Twin Research and Human Genetics

Articles

Twin Studies on Obsessive–Compulsive Disorder: A Review

Daniël S. van Grootheesta1 c1, Daniëlle C. Catha2, Aartjan T. Beekmana3 and Dorret I. Boomsmaa4

a1 Department of Biological Psychology, Vrije Universiteit Amsterdam, Amsterdam, the Netherlands; Department of Psychiatry, Vrije Universiteit Amsterdam, Amsterdam, the Netherlands. Ds.van.grootheest@psy.vu.nl

a2 Department of Psychiatry, Vrije Universiteit Amsterdam, Amsterdam, the Netherlands.

a3 Department of Psychiatry, Vrije Universiteit Amsterdam, Amsterdam, the Netherlands.

a4 Department of Biological Psychology, Vrije Universiteit Amsterdam, Amsterdam, the Netherlands.

Abstract

Genetic factors have historically been thought of as important in the development of obsessive–compulsive disorder (OCD). For the estimation of the relative importance of genetic and environmental factors, twin studies are an obvious approach. Twin studies of OCD have a long history, starting in 1929. In this review, over 70 years of twin research of OCD is presented, using four different approaches that represent the steps in the twin research of OCD from past to present. These steps include (1) case-studies of twins with OCD from the old literature; (2) twin studies of OCD using Diagnostic and Statistical Manual of Mental Disorders (DSM) criteria; (3) twin studies of OCD using a dimensional approach, comparing resemblances in monozygotic and dizygotic twins; and (4) twin studies of OCD using a dimensional approach, analyzing the data with Structural Equation Modeling. It is concluded that only the studies using the last method have convincingly shown that, in children, obsessive–compulsive (OC) symptoms are heritable, with genetic influences in the range of 45% to 65%. In adults, studies are suggestive for a genetic influence on OC symptoms, ranging from 27% to 47%, but a large twin study using a bio- metrical approach with continuous data is still needed to provide conclusive evidence. Strategies for future twin studies of OCD are discussed.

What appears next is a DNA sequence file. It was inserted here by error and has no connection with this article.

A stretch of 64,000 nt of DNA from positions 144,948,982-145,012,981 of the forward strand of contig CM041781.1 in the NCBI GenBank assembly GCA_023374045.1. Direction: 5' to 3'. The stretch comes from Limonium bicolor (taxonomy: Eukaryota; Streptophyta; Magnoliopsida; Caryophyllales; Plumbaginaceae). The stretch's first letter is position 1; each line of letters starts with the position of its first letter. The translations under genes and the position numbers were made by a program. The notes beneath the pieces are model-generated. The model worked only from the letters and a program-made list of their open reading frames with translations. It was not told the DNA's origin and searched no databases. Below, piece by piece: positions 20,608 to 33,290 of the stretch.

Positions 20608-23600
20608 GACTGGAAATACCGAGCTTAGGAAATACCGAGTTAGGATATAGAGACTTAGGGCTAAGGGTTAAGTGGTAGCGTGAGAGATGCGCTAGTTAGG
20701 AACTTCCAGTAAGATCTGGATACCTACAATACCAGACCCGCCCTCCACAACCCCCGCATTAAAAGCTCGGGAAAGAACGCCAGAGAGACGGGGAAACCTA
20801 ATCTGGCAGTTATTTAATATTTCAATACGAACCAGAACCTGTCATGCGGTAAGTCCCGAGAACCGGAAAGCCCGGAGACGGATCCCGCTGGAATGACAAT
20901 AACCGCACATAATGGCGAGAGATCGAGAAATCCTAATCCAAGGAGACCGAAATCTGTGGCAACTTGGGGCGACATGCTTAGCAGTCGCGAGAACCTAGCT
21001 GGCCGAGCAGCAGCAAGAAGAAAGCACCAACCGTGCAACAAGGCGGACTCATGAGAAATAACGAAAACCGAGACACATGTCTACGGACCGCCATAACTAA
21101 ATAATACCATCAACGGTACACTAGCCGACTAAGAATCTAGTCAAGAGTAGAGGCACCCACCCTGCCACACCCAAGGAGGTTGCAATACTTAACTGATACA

(Received May 24 2005)

(Accepted June 01 2005)

Correspondence:

c1 Address for correspondence: Daniël van Grootheest, Vrije Universiteit, Department of Biological Psychology, Van der Boechorststraat 1, 1081 BT Amsterdam, the Netherlands.

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